I know it's Thursday, but what day is it at the U.S. Open?
I guess it's day four, but it feels more like day two, at least for Mens Singles.
Throw in some moisture and drizzle, along with the existing scheduling, particularly the men's first round singles, and you have a snowball's chance in hell of naming the day. And, it can snowball, into week two, easily, whenever that may begin.
Okay, I know this is nothing so unique to the U.S. Open, just ask your club owner/manager or a tennis tournament director. It's this kind of Dr. Jekyll and Mr. Hyde thing that occurs. They love promoting tournaments and doing all the fun stuff for members and tournament guests (not to mention the revenue and potential new members, oh beer and wine sales too), but go ask some inanely stupid or obvious question when the weather throws a wrench into the equation.
Piercing eyes open and those little horns start poking through their scalp. It's understandable and you know so if you've played enough tournaments or managed one. Even Doris Day couldn't play the nice girl at times like these.
I was at the Open several years ago for the last four days of the tournament. It had rained much of the first week, but had cleared up and was beautiful for all of the second week, but even the last few days were still a juggle for the event managers, not to mention gate security.
Leaving the confines of Billie Jean King National Tennis Center sometime in the afternoon was not a good idea. When we returned, we were re-routed to the ticket office and discovered most of my brethren tennis-fans-in-waiting were mentioning how last week's weather affected the terms of their tickets, on-and-on, yada yada.
I'm thinking, "I'm in the wrong line for the wrong reason, or no reason, and gained the attention of one of the staff and was able to get a manager to bypass that whole process.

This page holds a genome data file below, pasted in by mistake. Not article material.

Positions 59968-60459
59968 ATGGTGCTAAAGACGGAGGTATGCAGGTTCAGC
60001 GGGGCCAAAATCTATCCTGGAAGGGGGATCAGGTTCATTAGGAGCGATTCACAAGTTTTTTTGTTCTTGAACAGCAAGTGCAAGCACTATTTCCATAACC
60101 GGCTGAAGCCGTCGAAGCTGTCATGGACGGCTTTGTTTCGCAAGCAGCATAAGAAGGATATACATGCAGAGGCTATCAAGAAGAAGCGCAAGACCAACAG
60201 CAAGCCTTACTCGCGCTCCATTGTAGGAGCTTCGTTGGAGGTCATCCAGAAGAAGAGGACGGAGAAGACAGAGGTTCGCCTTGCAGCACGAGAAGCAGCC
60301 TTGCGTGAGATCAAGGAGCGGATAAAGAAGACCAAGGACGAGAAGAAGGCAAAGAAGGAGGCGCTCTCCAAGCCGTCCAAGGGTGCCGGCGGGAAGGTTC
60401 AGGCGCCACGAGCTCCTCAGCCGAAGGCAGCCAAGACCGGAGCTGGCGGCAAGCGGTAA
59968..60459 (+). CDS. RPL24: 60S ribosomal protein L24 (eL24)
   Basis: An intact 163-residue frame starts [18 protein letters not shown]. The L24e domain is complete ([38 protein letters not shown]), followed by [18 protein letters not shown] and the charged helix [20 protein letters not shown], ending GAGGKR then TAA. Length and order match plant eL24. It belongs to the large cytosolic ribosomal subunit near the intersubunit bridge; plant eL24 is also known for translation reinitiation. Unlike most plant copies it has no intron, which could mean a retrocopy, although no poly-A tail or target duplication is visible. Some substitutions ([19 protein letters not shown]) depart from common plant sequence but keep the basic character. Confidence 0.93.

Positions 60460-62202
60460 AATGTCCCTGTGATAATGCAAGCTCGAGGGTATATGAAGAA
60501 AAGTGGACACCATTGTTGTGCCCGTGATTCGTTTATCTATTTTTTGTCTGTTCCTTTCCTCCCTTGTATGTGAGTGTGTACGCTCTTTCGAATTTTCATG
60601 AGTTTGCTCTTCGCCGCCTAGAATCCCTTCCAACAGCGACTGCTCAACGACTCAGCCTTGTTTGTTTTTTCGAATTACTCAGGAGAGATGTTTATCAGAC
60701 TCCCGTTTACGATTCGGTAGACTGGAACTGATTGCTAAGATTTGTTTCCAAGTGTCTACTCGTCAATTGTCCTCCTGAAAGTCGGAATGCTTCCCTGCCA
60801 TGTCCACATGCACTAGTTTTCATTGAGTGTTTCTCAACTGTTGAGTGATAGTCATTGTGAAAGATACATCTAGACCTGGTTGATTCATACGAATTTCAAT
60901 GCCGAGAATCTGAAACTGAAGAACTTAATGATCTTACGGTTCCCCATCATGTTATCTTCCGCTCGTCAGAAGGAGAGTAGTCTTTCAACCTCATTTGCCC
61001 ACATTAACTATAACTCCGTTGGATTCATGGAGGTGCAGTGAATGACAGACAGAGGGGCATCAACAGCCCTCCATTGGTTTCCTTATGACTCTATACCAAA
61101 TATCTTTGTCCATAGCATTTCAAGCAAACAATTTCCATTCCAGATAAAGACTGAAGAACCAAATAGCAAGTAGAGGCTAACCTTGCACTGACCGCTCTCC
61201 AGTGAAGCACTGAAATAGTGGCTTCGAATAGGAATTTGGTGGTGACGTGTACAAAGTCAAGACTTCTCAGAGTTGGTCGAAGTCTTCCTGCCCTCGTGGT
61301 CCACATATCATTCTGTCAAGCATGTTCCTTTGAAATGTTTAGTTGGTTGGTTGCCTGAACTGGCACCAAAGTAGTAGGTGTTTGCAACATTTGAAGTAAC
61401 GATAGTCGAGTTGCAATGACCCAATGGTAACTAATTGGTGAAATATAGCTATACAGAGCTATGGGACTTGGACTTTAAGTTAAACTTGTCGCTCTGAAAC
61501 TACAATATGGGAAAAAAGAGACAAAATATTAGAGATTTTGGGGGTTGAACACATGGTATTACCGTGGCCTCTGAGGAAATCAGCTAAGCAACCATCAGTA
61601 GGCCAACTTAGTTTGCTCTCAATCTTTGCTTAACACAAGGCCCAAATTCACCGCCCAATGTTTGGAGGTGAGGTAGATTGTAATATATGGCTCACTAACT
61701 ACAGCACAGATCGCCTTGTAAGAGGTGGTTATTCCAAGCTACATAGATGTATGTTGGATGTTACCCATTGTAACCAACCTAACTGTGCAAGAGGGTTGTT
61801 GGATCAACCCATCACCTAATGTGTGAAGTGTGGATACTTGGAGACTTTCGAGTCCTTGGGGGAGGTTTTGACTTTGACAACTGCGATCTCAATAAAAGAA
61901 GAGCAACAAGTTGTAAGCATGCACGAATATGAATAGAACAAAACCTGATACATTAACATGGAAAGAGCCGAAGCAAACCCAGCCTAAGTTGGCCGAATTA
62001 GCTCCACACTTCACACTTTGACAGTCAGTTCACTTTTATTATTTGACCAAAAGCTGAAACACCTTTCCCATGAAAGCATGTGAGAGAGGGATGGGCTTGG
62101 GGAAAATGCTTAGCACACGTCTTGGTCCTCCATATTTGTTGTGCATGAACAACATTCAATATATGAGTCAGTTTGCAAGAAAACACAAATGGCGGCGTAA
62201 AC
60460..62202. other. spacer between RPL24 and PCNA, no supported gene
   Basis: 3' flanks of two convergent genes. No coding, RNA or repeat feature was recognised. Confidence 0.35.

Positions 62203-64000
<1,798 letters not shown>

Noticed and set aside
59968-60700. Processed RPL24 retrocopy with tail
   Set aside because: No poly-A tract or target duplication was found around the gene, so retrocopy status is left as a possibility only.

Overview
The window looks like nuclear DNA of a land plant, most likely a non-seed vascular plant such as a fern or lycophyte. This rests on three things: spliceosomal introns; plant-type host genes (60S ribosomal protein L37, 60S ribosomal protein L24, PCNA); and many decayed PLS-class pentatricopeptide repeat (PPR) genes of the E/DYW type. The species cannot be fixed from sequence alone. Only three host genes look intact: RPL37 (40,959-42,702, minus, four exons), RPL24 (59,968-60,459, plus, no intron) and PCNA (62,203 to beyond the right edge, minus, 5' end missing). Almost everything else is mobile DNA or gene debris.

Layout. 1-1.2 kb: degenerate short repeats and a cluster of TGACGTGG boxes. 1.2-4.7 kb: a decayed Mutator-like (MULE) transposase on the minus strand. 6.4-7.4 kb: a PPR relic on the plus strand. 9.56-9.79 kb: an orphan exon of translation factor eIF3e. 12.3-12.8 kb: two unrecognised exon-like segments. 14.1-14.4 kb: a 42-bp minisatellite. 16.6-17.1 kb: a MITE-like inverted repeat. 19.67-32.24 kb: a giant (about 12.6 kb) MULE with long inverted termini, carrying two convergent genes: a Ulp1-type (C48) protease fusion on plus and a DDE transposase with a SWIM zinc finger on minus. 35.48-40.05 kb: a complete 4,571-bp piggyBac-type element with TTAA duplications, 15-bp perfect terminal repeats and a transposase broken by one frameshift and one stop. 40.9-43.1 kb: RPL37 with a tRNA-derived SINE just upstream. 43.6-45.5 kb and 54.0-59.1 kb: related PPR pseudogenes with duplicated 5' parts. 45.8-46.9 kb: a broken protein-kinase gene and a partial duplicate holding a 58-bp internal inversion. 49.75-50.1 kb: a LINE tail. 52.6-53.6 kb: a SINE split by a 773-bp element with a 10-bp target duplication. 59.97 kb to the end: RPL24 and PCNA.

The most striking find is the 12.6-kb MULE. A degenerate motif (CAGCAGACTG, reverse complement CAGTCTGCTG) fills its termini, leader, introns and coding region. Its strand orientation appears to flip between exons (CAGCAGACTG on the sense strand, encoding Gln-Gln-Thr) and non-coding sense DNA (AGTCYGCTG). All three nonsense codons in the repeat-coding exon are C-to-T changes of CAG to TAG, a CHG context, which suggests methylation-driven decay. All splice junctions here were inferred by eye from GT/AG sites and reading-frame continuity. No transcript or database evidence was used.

We had a wonderful time except for the moment I flicked a bee off my salad at the food court and nearly plastered a very nice woman, whom I had just met, with salad dressing and greens. Fortunately, she and her husband had their heads down eating as my thoughtless, perhaps socially rude and quick response to my bee dilemma, sent a small portion of my salad hurtling in several directions, past, but missing her face.
Fortunately the Argentine constituency was there with their white and blue flags, just a section over from us in the stands. We had a blast with those guys.
Oh, back to the U.S. Open, the weather and the facilities.
Install the retractable roof already! Obviously all the matches aren't played at Arthur Ashe (Louis Armstrong Stadium may get one as well.) and rain hampers the entire tournament, but TV coverage is king here and if you can't meet that schedule then you foul up the overall schedule and jeopardize revenues, the growth of the tournament and the tennis center.
What country am I in?
Did Mayor Bloomberg ban retractable roofs on tennis stadiums also?
Can I get a super-sized soda please?